Cloud journey a few lessons!


By Christian Aboujaoude, CTO, Keck Medicine of USC

The rapid expansion of cloud services over the last decade has significantly paved the way for organizations of all shapes and sizes to accelerate their journey to innovation and efficiency. The availability of quick and compartmentalized components offered by the various cloud providers removed much of the complexities Information Technology teams faced when engineering solutions or implementing new ideas. To keep pace with market demands and not be left behind, IT executive and their respective teams rushed to the cloud to help further enable their business and many had great success in doing so. The recent events brought on by a global pandemic helped further accelerate this migration to the cloud, when many found themselves working from home and unable to tend to their on-premise infrastructure.

The presence of cloud services capabilities in an organizations’ Information Technology portfolio is important to help maintain growth and efficient evolution with evolving digital transformational needs.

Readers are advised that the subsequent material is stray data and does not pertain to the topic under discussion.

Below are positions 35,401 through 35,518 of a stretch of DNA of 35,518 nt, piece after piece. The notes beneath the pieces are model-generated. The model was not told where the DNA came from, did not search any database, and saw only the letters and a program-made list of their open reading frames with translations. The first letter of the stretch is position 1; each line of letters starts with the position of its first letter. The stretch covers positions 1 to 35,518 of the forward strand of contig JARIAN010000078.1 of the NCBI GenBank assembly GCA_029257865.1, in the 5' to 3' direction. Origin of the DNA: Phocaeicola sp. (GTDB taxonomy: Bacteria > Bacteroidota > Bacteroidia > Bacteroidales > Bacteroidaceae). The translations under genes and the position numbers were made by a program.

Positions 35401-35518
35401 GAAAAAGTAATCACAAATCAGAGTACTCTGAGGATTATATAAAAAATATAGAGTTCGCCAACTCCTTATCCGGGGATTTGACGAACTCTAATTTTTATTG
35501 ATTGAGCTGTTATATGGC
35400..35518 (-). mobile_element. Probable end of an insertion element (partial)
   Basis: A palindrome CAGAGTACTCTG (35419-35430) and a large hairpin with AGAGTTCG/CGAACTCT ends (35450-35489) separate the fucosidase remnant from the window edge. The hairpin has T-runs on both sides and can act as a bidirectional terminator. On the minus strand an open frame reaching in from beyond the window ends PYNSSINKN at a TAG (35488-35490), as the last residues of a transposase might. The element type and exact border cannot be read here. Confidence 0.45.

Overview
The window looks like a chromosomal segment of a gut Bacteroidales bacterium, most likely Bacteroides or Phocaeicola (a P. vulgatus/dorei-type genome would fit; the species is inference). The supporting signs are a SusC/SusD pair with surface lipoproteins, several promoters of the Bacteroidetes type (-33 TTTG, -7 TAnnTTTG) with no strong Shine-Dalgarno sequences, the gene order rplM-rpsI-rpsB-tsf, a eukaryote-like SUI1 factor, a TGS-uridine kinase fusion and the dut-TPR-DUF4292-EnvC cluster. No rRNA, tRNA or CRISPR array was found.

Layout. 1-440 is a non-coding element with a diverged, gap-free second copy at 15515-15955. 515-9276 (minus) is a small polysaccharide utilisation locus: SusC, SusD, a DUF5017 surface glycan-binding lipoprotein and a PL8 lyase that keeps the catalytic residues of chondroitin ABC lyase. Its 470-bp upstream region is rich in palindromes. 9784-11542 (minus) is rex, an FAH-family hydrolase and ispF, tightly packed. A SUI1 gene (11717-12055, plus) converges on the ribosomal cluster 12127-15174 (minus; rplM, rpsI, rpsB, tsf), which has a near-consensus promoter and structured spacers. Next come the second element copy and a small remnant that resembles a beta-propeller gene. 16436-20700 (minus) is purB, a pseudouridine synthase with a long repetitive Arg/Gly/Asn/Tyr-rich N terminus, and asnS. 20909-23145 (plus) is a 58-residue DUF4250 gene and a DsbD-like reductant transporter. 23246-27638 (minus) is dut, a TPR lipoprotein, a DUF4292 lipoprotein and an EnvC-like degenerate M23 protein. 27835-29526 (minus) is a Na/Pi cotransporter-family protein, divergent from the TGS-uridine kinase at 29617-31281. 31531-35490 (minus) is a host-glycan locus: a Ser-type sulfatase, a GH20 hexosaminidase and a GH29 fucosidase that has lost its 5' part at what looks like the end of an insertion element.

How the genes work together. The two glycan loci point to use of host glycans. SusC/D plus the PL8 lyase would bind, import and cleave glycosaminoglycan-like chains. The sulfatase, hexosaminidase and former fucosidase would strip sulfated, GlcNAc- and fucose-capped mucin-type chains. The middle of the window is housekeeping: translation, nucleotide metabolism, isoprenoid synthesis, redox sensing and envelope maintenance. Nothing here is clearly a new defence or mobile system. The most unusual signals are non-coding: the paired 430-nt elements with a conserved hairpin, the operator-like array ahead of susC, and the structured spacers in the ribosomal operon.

Over the last decade, the change in the industry has been incredible to witness and in many cases exciting as it created a whole new way of managing and offering technology. Yet this transformation doesn’t come without its costs, especially to smaller organizations that did not have the rigor and structure of their larger counterparts. The Move to the cloud exposed for many a lack of process and governance in their environment. When on-premises, the organization could mitigate mistakes or misshapes with little to no re-precautions; however, the cloud is not exactly this forgiving. Without changing their approach and properly understanding how the “cloud” environment was structured, many organizations had to deal with the financial impacts brought on by the lack of process and attention to detail. In times like the current when most companies face tighter budgets, it is crucial that departments leverage solutions in the cloud and adopt a governance model that allows for a small percent of human error but does not create a major financial impact on the bottom line. Encouraging staff to follow a cloud management model on-premises by properly enabling services and expansion is a good first step to document the standard operating procedures of a certain organization as it pertains to its off-premises offerings.